Review: Life After by Katie Ganshert

April 14, 2017

Title: Life After
Author: Katie Ganshert
Publisher: Waterbrook
Pages: 352
ISBN: 978-1-60142-902-5
Publication Date: April 18th, 2017

It could have been me.

Snow whirls around an elevated train platform in Chicago. A distracted woman boards the train, takes her seat, and moments later a fiery explosion rips through the frigid air, tearing the car apart in a horrific attack on the city’s transit system. One life is spared. Twenty-two are lost.

A year later, Autumn Manning can’t remember the day of the bombing and she is tormented by grief—by guilt. Twelve months of the question constantly echoing. Why? Why? Why? Searching for answers, she haunts the lives of the victims, unable to rest.

Paul Elliott lost his wife in the train bombing and wants to let the dead rest in peace, undisturbed and unable to cause more pain for his loved ones. He wants normalcy for his twelve-year-old daughter and young son, to see them move beyond the heartbreak. But when the Elliotts and Autumn are unexpectedly forced together, he fears she’ll bring more wreckage in her wake. 

In Life After, Katie Ganshert’s most complex and unforgettable novel yet, the stirring prose and authentic characters pose questions of truth, goodness, and ultimate purpose in this emotionally resonant tale. 
Katie Ganshert is an author with an amazing talent. She is able to captivate you with her stories from page one. Life After is a book that jumps off and grips you with the a massive attack in the first part of the book. We then are brought along on a heartbreaking and heart healing journey through the eyes of Autumn and Paul.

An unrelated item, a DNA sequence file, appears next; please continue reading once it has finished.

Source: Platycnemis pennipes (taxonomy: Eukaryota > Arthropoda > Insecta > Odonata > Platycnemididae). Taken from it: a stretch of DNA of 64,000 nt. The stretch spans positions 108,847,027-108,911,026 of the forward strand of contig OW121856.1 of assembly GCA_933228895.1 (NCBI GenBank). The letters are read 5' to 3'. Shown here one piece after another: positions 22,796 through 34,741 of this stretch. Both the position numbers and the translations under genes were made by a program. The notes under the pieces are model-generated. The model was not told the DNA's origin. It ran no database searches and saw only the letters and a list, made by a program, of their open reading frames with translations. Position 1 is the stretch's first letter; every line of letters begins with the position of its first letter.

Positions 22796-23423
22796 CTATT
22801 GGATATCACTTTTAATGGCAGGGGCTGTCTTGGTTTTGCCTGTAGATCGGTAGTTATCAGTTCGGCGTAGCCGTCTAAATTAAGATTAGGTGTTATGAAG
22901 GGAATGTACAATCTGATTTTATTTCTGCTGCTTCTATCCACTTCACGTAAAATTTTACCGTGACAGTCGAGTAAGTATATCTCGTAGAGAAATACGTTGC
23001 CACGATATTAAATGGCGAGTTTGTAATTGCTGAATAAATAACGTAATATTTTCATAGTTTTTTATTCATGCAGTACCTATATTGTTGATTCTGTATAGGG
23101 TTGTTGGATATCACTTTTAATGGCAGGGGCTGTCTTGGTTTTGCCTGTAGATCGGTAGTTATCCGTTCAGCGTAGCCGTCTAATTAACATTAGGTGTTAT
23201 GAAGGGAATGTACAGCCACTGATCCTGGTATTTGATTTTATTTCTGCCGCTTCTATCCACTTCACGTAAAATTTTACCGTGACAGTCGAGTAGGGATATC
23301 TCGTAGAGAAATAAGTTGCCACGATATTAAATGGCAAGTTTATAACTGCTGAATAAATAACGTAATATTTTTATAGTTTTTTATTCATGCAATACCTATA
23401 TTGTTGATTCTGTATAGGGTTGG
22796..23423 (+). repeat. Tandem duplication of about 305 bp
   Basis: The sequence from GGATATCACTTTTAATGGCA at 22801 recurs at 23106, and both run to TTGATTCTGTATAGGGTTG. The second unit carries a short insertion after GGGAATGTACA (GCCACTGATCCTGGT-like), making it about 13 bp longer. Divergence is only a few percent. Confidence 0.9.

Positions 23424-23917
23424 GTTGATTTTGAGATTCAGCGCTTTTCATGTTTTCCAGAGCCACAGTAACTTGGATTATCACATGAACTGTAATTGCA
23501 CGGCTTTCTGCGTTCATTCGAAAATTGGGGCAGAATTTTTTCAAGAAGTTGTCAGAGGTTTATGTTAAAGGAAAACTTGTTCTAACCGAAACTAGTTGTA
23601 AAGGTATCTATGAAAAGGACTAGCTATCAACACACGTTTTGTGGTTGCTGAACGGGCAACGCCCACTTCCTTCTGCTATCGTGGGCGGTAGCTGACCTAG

Each are suffering from the same tragedy, but from different perspectives.  Autumn is a survivor. Paul lost his wife. Experiencing this from both eyes was something that was new and interesting to experience. Usually, these stories focus on one or the other, I'm glad this book had both.

This story tugged at the emotions. The loss that Paul Elliot experienced is one that a lot of can relate to, in that is a fear that we hope we never experience. The life altered for Autumn is on that isn't thought of a lot. To survive and live with the questions of, "why?" for that tragic even.

The writing of this story was just fantastic. The character development was lifelike and was relatable. The depth of  this book and the detail just enhanced this story. The little aspects that Katie included just enhanced an already wonderful story.

The hope that this story showed is something that was so important to this story. Even though this is Christian Fiction story, it is one I think, fans of different genres would enjoy.

Too Read!
4.5 out of 5

About the Author:
KATIE GANSHERT is the author of several novels and works of short fiction, including the Christy Award-winning A Broken Kind of Beautiful and Carol Award-winner, The Art of Losing Yourself. Katie lives in eastern Iowa with her family.

Thank you to the author and Waterbrook, I received a copy of this book for free in exchange for an honest opinion.

Post a Comment

Thanks for stopping by. Leave a word, leave a line, I would love to hear what you have to say.

Latest Instagrams

© The Shelf Life. Design by FCD.